Fury in Belgium as Dutroux’s wife to be released

Even after all these years, the mere mention of the name “Marc Dutroux” can wipe the smile off the face of almost any Belgian.

And now that the convicted paedophile and killer’s ex-wife, who let two of his victims starve to death, is on the verge of release, Belgium is being forced to relive some of its darkest moments.

Today, the nation’s highest court is likely to approve granting Michelle Martin conditional freedom, even though she served little more than half of the 30-year sentence she was given for her part in the mid-1990s kidnappings, rapes and killings. One of Belgium’s most loathed criminals could walk free within hours or days afterward.

Martin depicted herself as a more passive culprit than Dutroux, acting on the whims of a psychopath. But she is still blamed for aiding her then-husband’s depraved and murderous spree, and is loathed for letting two 8-year-old girls starve to death while Dutroux was briefly imprisoned.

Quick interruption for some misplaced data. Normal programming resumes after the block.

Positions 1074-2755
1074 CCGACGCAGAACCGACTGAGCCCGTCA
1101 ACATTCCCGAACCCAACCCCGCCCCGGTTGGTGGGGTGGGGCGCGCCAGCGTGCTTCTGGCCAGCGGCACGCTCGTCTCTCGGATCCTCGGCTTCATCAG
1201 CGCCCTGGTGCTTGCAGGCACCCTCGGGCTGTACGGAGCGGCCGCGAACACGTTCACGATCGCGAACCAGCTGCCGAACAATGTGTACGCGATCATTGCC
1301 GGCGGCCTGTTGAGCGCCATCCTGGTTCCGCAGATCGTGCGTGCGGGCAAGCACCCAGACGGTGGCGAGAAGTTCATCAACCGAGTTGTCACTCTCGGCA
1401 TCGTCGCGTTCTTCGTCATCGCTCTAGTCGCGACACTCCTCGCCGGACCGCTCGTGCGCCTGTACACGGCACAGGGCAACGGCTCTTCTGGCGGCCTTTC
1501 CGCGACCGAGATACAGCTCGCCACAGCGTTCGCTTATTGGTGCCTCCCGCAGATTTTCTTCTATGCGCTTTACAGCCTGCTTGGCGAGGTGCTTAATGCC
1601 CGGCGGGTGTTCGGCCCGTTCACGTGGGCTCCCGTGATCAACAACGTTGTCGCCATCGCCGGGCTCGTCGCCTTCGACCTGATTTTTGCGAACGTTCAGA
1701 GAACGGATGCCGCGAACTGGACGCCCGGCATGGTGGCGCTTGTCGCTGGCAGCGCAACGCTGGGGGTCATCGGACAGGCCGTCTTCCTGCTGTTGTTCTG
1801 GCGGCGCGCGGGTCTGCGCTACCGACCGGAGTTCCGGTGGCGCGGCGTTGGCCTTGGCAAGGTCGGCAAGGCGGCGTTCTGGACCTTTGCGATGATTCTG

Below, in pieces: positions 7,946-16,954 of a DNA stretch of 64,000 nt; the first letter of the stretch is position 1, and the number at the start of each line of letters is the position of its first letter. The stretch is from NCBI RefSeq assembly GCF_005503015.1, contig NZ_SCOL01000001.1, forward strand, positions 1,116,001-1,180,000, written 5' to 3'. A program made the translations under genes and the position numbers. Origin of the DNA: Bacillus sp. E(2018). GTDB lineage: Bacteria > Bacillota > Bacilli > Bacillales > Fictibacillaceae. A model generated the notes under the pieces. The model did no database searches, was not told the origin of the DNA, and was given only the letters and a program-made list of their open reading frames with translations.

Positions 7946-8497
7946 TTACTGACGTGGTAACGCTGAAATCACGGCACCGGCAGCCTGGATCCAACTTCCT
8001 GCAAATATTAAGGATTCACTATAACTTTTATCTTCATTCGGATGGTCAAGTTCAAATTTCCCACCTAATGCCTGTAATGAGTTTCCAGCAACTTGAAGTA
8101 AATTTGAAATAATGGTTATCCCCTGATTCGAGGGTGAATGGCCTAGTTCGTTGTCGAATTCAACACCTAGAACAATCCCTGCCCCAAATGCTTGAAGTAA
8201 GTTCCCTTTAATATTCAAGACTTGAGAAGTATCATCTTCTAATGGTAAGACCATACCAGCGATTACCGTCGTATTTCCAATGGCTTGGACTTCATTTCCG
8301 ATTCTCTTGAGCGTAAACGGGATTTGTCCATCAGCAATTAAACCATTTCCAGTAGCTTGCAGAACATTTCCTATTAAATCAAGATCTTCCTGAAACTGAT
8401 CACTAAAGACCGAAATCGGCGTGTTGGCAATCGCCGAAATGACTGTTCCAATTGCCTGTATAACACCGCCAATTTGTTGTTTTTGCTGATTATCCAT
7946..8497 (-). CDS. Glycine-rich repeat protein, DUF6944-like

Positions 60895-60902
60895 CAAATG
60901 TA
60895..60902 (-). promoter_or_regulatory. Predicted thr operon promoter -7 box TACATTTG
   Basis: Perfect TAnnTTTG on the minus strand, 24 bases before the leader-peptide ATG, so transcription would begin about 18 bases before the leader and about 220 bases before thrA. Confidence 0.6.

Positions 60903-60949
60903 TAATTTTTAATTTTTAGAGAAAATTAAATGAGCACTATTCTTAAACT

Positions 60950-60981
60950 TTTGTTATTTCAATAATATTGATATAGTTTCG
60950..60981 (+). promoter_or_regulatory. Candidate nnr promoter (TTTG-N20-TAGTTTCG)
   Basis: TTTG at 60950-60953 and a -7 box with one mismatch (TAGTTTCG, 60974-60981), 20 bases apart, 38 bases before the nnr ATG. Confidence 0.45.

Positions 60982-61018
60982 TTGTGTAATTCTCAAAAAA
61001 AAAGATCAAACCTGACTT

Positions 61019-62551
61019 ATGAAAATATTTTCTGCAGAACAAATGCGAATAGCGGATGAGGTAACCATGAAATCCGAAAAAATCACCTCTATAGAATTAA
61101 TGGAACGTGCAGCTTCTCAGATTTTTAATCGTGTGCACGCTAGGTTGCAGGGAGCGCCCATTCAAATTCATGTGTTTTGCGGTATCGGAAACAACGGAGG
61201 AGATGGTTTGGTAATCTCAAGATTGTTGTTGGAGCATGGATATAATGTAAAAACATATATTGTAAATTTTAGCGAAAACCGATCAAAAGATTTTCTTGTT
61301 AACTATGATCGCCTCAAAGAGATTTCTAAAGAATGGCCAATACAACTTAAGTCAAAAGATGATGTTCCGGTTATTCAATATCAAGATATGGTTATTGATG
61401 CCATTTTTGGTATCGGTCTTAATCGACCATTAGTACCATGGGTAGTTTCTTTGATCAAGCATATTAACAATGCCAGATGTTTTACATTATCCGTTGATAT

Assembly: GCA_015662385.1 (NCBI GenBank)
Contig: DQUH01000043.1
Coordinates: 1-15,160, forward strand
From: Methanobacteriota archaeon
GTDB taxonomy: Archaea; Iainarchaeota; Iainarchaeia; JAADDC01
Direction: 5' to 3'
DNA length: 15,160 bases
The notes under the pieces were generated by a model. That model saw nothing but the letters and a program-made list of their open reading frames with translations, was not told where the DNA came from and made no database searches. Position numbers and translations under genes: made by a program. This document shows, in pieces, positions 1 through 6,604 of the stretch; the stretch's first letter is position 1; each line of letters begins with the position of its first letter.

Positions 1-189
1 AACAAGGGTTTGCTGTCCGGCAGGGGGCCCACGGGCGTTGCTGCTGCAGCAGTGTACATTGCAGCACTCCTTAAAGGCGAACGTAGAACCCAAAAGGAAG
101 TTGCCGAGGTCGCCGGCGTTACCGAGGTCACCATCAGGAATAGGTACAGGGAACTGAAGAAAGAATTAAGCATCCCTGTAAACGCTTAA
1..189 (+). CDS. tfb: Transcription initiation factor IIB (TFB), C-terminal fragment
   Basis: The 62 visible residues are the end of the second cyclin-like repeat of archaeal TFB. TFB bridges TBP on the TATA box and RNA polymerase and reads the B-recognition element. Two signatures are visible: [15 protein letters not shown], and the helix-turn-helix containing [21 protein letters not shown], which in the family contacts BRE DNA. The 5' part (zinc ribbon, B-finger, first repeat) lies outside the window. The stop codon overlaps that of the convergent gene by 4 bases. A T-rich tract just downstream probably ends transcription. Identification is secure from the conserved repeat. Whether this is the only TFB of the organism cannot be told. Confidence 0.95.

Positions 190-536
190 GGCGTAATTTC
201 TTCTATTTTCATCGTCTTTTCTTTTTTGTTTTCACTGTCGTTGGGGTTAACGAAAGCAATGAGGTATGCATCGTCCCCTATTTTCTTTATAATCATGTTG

The Court of Cassation will decide on appeals from the prosecutor’s office and the families of victims today and rule if procedural errors were made in the decision of a lower court to approve Martin’s conditional release. Barring such errors, nothing stops her from leaving prison.

Dutroux, who was an unemployed electrician and convicted paedophile on parole at the time of the crimes, was convicted eight years after his 1996 arrest of abducting, imprisoning and raping six girls between the summers of 1995 and 1996. He was also found guilty of murdering two of the six girls, who ranged in age from 8 to 19 years old.

The two 8-year-olds starved to death in a secret basement dungeon built by Dutroux, who left them in Martin’s care while he was serving four months in jail for theft. The last two kidnap victims came out alive after the police took action.

Under Belgian law, release is possible after a convict has served one-third of his or her sentence, including credit for pre-trial detention. Dutroux was sentenced in 2004 to life in prison with no possibility of parole because, the judge said, of “the danger he represents to society.”


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